Francis Crick Institute

HOK with PLP, London, 2016

 

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The curved roof 

Anthony Coleman     Download Original

  • The curved roof    
  • The institute is close to the British Library    
  • The triple-height roof hides the plant needed to run the laboratories    
  • The aluminium roof    
  • Terracotta fins    
  • The staircase in the atrium    
  • View of a laboratory    
  • Laboratories sit either side of the main atrium    
  • Dual-level main entrance     
  • View of the laboratories from the atrium    
  • Ground floor plan    
  • Second floor plan    
  • Roof massing adjustments plan    
  • Roof massing plan    
  • Preliminary sketch    
  • Roof louvre under construction    

A 91,000m² biomedical research laboratory in London that researches diseases such as cancer, heart conditions and neurodegenerative diseases.

The institute is organised into quadrants of labs united by full-length and full-width atriums – nave and transepts – with a crossing, at which point its main staircase rises. At their most expansive these atriums are 24m and 50m high. The building has six floors above ground, topped by a triple-height curved roof of aluminium slats, which hide the substantial plant needed – more than a third of the building is devoted to plant and services. The ground floor is reached by a dual-level main entrance on the building’s east side.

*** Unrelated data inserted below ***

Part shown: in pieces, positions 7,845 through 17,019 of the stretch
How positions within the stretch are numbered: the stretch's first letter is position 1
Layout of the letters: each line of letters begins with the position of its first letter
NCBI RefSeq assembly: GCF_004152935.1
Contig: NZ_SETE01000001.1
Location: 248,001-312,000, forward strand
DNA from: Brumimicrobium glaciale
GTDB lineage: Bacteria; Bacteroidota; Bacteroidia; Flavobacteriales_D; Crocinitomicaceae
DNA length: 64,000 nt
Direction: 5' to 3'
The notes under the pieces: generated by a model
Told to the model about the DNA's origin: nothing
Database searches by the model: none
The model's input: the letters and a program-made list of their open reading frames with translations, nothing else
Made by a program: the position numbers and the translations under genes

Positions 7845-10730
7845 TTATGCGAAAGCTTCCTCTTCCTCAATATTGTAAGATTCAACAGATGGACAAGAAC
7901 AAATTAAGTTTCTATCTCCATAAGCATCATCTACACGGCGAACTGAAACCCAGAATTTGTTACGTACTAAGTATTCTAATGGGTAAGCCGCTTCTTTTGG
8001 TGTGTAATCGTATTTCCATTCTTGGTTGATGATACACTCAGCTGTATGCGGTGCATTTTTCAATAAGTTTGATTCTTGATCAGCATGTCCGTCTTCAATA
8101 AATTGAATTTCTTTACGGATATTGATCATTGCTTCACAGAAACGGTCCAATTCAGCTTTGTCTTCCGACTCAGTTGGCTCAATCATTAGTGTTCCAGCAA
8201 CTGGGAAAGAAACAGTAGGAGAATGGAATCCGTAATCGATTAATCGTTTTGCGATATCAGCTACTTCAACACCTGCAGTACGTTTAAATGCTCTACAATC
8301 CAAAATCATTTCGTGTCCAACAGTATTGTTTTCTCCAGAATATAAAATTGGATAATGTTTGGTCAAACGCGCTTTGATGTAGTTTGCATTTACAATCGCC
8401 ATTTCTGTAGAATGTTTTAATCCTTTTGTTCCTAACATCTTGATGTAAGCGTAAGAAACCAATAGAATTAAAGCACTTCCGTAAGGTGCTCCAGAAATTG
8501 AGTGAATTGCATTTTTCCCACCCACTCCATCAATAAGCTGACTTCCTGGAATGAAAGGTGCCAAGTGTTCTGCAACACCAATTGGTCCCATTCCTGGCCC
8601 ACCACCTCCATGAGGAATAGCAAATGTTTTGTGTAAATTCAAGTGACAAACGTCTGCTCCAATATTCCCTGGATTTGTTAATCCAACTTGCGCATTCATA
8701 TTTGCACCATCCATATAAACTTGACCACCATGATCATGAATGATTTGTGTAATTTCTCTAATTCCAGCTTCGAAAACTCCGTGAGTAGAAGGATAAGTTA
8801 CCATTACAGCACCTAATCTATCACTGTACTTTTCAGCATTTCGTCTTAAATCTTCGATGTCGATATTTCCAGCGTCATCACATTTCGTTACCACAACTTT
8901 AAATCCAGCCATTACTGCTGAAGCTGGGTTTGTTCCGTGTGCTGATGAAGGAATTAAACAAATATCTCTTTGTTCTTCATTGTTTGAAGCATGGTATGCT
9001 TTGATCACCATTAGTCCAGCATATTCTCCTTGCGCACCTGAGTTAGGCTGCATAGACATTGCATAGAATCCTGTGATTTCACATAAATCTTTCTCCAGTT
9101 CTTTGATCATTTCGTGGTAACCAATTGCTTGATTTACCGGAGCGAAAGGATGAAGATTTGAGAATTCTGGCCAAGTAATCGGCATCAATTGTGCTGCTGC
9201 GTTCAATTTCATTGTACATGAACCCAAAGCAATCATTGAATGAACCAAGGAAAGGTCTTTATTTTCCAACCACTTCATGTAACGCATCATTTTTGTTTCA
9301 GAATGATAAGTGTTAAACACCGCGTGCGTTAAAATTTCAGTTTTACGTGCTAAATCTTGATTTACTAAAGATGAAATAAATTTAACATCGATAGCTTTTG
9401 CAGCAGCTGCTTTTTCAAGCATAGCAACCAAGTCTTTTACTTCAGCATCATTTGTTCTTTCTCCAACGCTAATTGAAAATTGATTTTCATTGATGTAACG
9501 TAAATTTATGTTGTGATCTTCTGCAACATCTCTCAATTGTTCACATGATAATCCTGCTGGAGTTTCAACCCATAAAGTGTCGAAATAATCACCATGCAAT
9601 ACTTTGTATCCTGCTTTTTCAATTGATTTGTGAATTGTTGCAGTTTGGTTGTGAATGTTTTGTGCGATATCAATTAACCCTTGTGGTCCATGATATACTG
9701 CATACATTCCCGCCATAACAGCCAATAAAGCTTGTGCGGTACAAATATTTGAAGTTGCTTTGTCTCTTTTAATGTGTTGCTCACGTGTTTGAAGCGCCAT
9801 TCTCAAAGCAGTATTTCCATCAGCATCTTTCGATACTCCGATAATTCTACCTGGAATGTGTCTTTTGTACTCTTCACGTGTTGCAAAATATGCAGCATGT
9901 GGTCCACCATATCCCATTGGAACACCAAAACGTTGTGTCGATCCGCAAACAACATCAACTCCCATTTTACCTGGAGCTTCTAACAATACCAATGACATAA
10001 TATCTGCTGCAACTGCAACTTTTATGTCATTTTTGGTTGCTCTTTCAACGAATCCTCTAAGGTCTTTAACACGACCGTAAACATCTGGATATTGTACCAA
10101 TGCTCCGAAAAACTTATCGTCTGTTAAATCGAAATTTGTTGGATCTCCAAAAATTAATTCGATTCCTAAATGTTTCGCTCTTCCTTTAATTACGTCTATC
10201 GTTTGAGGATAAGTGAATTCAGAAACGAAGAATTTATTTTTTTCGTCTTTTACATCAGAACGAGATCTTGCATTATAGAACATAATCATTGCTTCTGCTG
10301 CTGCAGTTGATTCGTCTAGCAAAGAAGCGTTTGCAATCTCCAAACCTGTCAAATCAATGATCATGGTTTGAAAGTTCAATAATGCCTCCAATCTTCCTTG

The design intent was to develop an overall architectural concept that promotes interdisciplinary work and encourages collaboration between scientists and researchers, while creating a brand new civic landmark of notable architectural expression in King’s Cross. The use of BIM was imperative to ensure the speed and accuracy of the interdisciplinary coordination necessary to achieve early release of structural packages. BIM was also important for automating design iterations, which inevitably had to be tested on a project of this scale and complexity, ensuring optimisation of end product.

Excavation and construction of one of London’s largest basements on a site constrained on all four sides by buried obstructions – including the Thameslink station box and two 120-year-old cast-iron gas mains serving Camden Town – called for a completely bespoke strategy. The result was a delicate balance between structural efficiency, cost, programme and site logistics, relying on complex 3D ground modelling and live on-site movement monitoring to ensure the ongoing integrity of all surrounding third-party assets.

Data

  • Completed: 2016
  • Floor area: 91,000m2
  • Sectors: Healthcare, Education
  • Total cost: £460M
  • Procurement: Two stage Design and Build
  • Address: 1 Midland Rd, London, NW1 1AT, United Kingdom

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